How security technology helps ease concerns about K-12 staffing shortages

podcast

Integrated security solutions free up time for school staff to have more face-to-face time with students while addressing staffing issues.

Listen to this podcast using the built-in player below

The expectations of keeping schools safe continue to rise, but the budgets of many K-12 school districts remain the same. Some are even working with smaller budgets as requirements increase. In addition to these responsibilities, schools are also facing staff shortages, just like most industries in the US.

Brandon Davito, vice president of products and operations at Verkada, a provider of cloud-based building security systems, regularly speaks with school IT facilities and other security buyers about how advances in security technology they have significantly helped “lighten the load” when asked to do more with less (11:35).

“These are [often] small teams that are responsible for a bunch of locations across the district and the expectation and requirements are only increasing so they are looking for tools that will allow them to scale and provide better service and a safer campus with fewer staff,” he said. “A single solution with a single vendor that allows them to scale and have better visibility and control over all of their locations has really been top of mind for the clients we are working with.”

When talking to school districts, Davito says his main concern is almost always maintaining and managing different systems. By standardizing on a common platform for all physical security systems, schools can help alleviate the burdens associated with ongoing staffing issues.

“One of the ways that that happens is that more and more staff within the district have access to these types of tools. We’re talking about SROs, district officials, teachers in some cases, and certainly principals and assistant principals. Many have a need to access information, from intercom tools to security, access control logs and whether or not the alarm system was armed during the night,” said Davito. “Real power is people on the ground taking action and giving them information about the type of threat, the degree of response required, and exactly where that person or where that threat may be is super powerful.”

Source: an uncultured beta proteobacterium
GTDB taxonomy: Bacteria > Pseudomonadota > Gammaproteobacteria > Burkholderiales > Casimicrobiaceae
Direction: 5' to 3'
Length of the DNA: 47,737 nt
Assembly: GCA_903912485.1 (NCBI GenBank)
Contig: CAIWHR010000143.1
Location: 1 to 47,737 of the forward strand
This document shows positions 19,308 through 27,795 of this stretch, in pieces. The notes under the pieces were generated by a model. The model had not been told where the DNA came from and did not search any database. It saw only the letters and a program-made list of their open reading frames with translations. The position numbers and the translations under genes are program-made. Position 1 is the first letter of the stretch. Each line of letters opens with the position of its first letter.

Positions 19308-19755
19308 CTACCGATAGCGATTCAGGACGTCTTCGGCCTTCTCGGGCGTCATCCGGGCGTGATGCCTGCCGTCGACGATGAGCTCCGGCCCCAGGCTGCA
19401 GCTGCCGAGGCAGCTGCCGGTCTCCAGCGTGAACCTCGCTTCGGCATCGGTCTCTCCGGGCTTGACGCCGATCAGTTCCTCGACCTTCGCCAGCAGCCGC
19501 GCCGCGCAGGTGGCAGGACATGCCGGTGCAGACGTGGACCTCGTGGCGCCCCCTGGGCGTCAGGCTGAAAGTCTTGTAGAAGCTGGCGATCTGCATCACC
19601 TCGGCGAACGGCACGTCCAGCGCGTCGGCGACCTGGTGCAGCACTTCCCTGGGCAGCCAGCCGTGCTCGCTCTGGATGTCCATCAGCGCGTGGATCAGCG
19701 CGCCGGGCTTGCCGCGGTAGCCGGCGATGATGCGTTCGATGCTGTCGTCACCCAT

The whole premise of embedded tools, Davito continued, is that it frees up staff to do what they do best, including SROs (13:50).

“An SRO really is meant to be both a friendly face and a reassuring presence, or if there is a situation that is escalating, to help de-escalate it and make sure he or she is in the right place at the right time. ,” he said. “In the past, that meant you had to be in front of a monitor or in an IDF closet reviewing footage, that’s a pretty horrible situation. [It’s about] giving SROS who need to be on the move and who need to take quick action the tools so they can receive an automated alert on their mobile device or can quickly get a source while walking across campus.”

During our discussion, Brandon also talked about:

  • The importance of flexibility in the willingness to integrate with existing solutions (2:19)
  • How recent technological advances are improving visitor monitoring (4:03) and video surveillance (9:22)
  • The current state of biometrics in the school security industry (6:43)
  • How schools are working to alleviate insider threats (10:29)
  • How visitor monitoring technology is helping front desk staff do their jobs better (15:35)
  • Predictions for the future of access control and video surveillance in schools (18:37)

Watch the full interview here or listen on the go on Apple or Spotify.

About the Author

amy rock, Chief editor

Amy is the Senior Editor for Campus Safety. Before joining the editorial team in 2017, she worked in both events and digital marketing.

Amy has many close relatives and friends who are teachers, which motivates her to learn and share as much as she can about campus safety. She has a minor in education and has worked with children in various capacities, further deepening her passion for keeping students safe.

In her spare time, Amy enjoys exploring the outdoors with her family.

Leave a Reply

Your email address will not be published. Required fields are marked *